Jackson County Legislature 1st District At-Large and 6th District candidates participated in a public forum at the Gamber Center in Lee’s Summit Tuesday. The candidates answered questions ranging from tax increment financing to the Missouri transportation sales tax question that will be on the Aug. 5 ballot as well.
Former Kansas City Royals player, coach and broadcaster Frank White and Kansas City firefighter Sherwood Smith are vying for the Democrat nomination for the open 1st District At-Large Legislature seat in the November general election. Incumbent Republican Bob Spence is being challenged by fellow Republican Theresa Galvin for the party’s nomination in the 6th District. Smith, Spence and White all participated in the forum, but Galvin was absent.
“I’ve spent 18 years in the major leagues, won seven division titles and a World Series,” White told the forum’s audience when asked what he would bring to the legislature if elected. “I don’t think that’s fluff.”
White also said this is his first time running for a political office, despite previously campaigning for a tax that supports the Kansas City Zoo and running a colon cancer awareness program.
“I’m not afraid of challenges,” he told the audience. He supported this statement with an anecdote on how he tried out for the Royals when he was 19 years old. “I saw it as an opportunity.”
But Smith emphasized his experience in politics, such as being involved with Kansas City firefighter union Local 42 and the Missouri State Council of Firefighters. “I crafted language in bills when I visited Jefferson City.”
“I’m a hard worker, a fact person and driven to get a solution,” Smith said to the audience. He added at the end of this year he is retiring from the Kansas City Fire Department after serving 36 years, which would allow him to fully be committed to his public office, if elected. “I want to approach things that are serious and bring consensus to the legislature.”
When asked about the transportation sales tax question, a 3/4 of a cent increase that would generate $5-6 billion to maintain and build infrastructure throughout the state over a ten-year period, Smith replied that he is unsure on where he stands on the issue.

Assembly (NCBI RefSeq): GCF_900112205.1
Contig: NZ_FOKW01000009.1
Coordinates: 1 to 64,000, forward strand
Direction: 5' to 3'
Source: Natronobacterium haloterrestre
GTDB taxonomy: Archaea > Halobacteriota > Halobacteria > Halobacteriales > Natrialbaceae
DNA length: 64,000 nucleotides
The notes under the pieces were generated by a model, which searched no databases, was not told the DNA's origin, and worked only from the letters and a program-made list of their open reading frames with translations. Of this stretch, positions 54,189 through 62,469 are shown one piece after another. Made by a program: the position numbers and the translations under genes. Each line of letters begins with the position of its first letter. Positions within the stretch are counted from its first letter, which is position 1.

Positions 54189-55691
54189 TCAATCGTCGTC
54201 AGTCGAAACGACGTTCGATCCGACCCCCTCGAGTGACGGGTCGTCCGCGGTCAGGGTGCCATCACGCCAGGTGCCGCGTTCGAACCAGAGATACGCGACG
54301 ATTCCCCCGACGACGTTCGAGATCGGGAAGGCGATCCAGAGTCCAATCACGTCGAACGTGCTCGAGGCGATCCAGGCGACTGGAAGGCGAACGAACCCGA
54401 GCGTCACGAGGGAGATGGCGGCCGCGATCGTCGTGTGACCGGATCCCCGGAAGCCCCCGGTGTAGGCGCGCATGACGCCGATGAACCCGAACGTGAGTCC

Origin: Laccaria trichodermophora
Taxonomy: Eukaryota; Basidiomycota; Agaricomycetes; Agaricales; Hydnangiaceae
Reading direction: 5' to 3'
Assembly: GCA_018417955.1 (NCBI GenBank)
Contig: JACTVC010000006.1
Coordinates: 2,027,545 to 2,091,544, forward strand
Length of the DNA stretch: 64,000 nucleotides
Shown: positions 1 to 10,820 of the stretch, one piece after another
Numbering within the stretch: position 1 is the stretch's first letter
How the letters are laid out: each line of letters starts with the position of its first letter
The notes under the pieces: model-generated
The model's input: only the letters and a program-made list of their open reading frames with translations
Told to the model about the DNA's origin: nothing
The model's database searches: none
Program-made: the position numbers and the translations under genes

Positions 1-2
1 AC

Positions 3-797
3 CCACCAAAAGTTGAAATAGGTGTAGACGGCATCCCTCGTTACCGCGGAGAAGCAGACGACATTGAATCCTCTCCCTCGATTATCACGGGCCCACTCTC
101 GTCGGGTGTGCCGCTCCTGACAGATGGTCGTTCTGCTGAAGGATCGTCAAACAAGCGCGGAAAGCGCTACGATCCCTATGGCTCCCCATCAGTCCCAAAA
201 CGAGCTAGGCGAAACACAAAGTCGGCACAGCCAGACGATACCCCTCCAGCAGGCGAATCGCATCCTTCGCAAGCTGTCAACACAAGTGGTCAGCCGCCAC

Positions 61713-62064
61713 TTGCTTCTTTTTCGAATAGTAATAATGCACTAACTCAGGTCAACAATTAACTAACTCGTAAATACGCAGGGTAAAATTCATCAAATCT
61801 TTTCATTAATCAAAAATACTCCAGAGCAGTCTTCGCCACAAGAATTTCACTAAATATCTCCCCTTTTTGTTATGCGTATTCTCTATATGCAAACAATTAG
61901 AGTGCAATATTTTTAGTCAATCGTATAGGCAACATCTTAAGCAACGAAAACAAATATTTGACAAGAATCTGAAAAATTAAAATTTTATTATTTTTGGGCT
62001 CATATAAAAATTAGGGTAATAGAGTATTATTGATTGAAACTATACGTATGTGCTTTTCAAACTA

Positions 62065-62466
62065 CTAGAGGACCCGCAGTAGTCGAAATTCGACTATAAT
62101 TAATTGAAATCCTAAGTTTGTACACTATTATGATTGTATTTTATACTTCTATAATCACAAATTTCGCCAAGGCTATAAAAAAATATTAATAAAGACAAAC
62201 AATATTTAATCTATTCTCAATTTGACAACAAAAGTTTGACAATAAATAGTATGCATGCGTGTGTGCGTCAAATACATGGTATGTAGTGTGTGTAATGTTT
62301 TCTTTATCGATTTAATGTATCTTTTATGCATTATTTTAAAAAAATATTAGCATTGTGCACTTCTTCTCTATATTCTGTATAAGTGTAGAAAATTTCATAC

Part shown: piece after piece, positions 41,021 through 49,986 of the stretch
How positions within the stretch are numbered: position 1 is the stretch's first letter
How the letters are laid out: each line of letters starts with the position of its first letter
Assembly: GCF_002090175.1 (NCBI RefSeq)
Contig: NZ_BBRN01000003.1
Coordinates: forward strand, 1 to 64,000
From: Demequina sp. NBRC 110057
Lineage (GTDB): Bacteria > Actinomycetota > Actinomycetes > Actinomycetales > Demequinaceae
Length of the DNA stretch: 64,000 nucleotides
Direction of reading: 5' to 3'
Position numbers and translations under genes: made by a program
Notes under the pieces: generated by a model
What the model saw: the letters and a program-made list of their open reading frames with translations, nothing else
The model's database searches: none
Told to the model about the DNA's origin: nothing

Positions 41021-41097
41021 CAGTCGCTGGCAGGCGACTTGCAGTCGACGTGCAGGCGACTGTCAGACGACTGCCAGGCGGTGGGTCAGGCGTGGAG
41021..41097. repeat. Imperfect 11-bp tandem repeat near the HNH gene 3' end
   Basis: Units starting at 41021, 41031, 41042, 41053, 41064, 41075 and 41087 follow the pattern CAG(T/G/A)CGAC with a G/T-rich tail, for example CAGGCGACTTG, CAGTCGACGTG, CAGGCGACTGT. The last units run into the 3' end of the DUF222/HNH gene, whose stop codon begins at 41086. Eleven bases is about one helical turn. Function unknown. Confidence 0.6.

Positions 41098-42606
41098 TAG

“I do like what it stands for, but the problem is the amount of tax.” He added that the Jackson County region should get a “fair portion” of the tax, if passed.
“I’m totally against it,” answered Spence. “This tax was supposed to be for roads and bridges but covers just about anything, from sidewalks to even airplanes.”
“I’m not a big supporter of tax period,” said White about the transportation tax question. He then pointed out an example of a light rail system proposed by Jackson County Executive Mike Sanders and said he would favor a surcharge for such a mass transportation system rather than a tax increase.
In response to a separate question about a future light rail system in Jackson County, Spence said he would need a lot more information to make a decision on whether he would support the idea of one. “It would cost $60 million and $57 million of it would be funded by a federal grant. The County would have to come up with the other $3 million.” He also mentioned about the County being responsible to cover construction and operating costs.
As for the possibility of another medical research tax question that was on the ballot last November, White welcomed the idea of a similar question while Smith cited that the research dollars would just support medical companies and researchers, if passed.
“Medical research is always important,” said White. “New things pop up all the time.”
“It would bring nothing to the County,” Smith said. “I could not support it.”
Both Smith and Spence seemed to share the same views regarding TIF districts, calling for reform in order to benefit more public institutions. However, White disagreed by saying TIFs bring jobs and needed businesses to communities. For example, he pointed out the future Cerner Corporation complex planned to be located at the former Bannister Mall site in southern Kansas City would create thousands of jobs. Plus TIF dollars bring deprived neighborhoods grocery stores or other needed services.
“Schools and public libraries need to have a voice instead of a developer saying an area is blighted,” Smith said about TIFs.
Towards the end of the forum, Smith and White were each asked what their definition is of being a conservative or liberal. Although Smith said he is proud to be Democrat, he replied that he is simply a people person.
“I don’t ask people whether they are conservative or liberal, Democrat or Republican,” he said. “I believe in a fiduciary duty of what’s right to my constituents. I respect the minds of others.”
White admitted he leans towards more on the liberal side, recalling growing up in the inner city. He said job training and education can decrease a person’s reliance on government, but it is necessary if they can’t help themselves. Also, instead of people in poverty getting immediately removed from government assistance once they find work, he suggested tailored social programs that allow a person to wean off support over a number of years rather than being abruptly cut off.
Spence said he is a “conservative with common sense.” He added that “Republicans shoot themselves in the foot” when they have a differing opinion on a particular issue with their party, but yet agree on everything else with the same point of view.